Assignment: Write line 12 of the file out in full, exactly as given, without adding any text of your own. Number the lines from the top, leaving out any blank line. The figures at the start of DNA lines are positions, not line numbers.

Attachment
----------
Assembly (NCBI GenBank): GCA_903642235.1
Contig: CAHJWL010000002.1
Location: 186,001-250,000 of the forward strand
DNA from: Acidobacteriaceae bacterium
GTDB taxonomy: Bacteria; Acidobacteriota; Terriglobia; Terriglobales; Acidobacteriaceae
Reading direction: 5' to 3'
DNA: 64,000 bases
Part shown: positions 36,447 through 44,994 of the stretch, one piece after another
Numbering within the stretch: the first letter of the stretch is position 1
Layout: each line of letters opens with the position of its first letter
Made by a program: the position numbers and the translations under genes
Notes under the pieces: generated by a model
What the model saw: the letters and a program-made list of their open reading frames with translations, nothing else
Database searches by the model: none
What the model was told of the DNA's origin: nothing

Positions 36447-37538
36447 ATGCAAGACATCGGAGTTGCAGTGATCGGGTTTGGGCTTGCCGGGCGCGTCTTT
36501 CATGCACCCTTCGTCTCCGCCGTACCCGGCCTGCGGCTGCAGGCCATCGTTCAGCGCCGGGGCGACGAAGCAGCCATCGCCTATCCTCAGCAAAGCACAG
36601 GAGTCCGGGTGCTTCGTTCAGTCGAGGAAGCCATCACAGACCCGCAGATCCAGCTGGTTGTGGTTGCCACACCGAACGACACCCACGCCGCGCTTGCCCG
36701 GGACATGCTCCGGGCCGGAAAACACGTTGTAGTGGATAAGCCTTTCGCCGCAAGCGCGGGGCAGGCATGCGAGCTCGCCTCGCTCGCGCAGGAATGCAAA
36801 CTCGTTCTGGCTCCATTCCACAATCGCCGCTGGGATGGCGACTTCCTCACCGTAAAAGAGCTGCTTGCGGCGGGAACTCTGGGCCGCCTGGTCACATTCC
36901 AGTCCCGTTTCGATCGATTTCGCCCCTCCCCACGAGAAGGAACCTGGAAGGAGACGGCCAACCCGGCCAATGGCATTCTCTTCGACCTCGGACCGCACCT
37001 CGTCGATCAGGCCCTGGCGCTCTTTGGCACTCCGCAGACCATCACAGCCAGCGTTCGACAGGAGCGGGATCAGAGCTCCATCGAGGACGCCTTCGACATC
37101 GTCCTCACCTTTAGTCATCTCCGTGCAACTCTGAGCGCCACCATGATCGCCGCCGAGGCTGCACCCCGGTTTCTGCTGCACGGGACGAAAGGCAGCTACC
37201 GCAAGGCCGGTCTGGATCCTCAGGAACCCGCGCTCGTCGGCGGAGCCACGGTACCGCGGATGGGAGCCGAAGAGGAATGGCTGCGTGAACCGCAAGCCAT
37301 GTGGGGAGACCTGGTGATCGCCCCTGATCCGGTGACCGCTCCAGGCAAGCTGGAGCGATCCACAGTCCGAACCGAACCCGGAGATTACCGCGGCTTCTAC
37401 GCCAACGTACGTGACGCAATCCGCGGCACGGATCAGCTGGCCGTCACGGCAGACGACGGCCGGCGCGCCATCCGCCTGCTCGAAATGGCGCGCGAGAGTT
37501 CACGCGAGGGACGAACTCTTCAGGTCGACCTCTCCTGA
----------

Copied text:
Notes under the pieces: generated by a model